Yesterday I wrote a post describing the steps I’ve taken so far to edit my manuscript. If you haven’t read the post already, click here. Ok, if you’ve read that then you’re ready for todays post: Part two of Steps to Getting a Book Published (Cali Style).
Before I start I’m just going to mention that I would like to get my book traditionally published, which means that I want an actual publishing company to buy the rights to my manuscript. This is why I want a literary agent (I’ll explain more about what a literary agent does later in the post). With one of the big publishing companies they will generally help with marketing and cover art ect., but that’s generally only the big publishing companies. There are also much smaller publishing companies and there is also the option to self-publish. At the moment my plan is not to self-publish, so I don’t know exactly what goes into it (not that I’m any sort of expert on traditional publishing, so take everything you read with a grain of salt). Anyway, back to my steps to getting traditionally published.
After editing and polishing your manuscript, the first step towards getting your book published is to:
1. Write a query letter! Or hundreds… depending on how long it takes to pique an agents interest. A query letter is a one page letter that is meant to sell your manuscript. It is supposed to grab an agent’s attention and tell them exactly why they should, why they need, to read your entire manuscript. It also introduces the main characters as well as the main plot points. A good query letter should showcase the author’s writing ability and show agents why the author’s story and characters are unique and exciting. Many agents also ask for the first five to ten pages of your manuscript along with the query letter, which is why it’s essential for those first five to ten pages to be amazing. They have to show the character’s voice and excite the agent enough to keep reading. If the agent is interested then they’ll ask for the next few chapters, or even the entire manuscript. Just because an anent requests the entire manuscript doesn’t mean they will represent you. They may still reject you, but at this point you are at least on their radar and sometimes those agents will be interested in the authors’s next project(s), which is good. But sometimes after an agent reads the entire manuscript they are interested, which leads me to my next step.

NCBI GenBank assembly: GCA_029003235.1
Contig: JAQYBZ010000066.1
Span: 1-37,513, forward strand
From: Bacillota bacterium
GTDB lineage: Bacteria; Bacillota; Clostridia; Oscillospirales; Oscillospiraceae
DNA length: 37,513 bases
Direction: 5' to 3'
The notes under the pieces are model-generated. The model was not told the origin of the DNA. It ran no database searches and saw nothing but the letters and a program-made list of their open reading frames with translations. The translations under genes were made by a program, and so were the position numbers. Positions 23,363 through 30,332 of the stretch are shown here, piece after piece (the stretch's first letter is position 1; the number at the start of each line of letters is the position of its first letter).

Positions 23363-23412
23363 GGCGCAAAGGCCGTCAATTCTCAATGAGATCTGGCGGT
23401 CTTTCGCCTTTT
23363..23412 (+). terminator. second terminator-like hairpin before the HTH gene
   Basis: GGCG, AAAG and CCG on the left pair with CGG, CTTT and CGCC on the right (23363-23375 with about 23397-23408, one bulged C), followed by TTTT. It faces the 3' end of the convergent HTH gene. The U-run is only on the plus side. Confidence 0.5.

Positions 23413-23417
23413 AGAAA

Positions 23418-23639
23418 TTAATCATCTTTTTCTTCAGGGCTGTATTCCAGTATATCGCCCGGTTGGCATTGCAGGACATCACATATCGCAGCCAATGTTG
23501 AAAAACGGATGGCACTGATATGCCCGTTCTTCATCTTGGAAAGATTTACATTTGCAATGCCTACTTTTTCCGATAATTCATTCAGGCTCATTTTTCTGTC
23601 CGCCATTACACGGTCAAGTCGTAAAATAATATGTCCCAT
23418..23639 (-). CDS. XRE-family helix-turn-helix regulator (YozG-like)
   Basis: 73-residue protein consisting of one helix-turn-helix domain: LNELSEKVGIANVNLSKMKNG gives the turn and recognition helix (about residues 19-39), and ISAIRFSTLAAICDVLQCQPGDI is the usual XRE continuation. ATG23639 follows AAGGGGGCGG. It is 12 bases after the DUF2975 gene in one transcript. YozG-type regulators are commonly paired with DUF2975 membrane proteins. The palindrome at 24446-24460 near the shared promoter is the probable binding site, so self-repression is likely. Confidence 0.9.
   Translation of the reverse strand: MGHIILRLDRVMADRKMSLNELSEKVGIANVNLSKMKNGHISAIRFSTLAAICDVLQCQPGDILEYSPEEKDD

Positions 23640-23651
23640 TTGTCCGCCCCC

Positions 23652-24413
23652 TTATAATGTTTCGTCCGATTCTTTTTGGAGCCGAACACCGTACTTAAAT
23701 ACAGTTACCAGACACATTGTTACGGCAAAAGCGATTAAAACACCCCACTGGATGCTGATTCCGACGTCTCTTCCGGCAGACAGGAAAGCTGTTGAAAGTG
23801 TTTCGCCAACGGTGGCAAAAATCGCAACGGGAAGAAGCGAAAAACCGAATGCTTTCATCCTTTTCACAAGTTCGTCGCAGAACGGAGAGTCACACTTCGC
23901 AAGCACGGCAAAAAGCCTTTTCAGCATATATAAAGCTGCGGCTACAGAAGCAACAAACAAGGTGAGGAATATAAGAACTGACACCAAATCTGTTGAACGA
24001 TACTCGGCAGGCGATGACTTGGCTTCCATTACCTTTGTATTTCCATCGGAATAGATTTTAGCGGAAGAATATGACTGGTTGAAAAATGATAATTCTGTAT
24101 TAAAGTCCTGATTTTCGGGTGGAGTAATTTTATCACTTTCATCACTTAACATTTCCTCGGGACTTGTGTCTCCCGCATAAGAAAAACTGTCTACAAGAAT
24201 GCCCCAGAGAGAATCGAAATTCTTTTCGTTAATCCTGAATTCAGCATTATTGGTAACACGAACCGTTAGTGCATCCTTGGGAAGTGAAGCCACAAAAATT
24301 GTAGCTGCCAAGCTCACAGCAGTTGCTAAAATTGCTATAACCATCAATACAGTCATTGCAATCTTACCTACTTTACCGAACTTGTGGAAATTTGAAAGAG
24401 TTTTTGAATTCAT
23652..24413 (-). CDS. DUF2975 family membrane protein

2. Find a literary agent! Literary agents are the people that work with authors to get their manuscripts ready for publication and they generally take 15-20 percent of any money earned from the future sales of the book. They read through hundreds of query letters, searching for manuscripts that they would be interested in representing, and when they find one then they offer the author representation. Sometimes more than one agent will offer representation for a manuscript (which is amazing and wonderful. Dream on, Cali) in which case the author will have to decide which agent is best for them. Authors work very closely with their literary agents during the entire manuscript to published book process, which can take over a year, so it’s important that the agent is someone you trust and can get along with.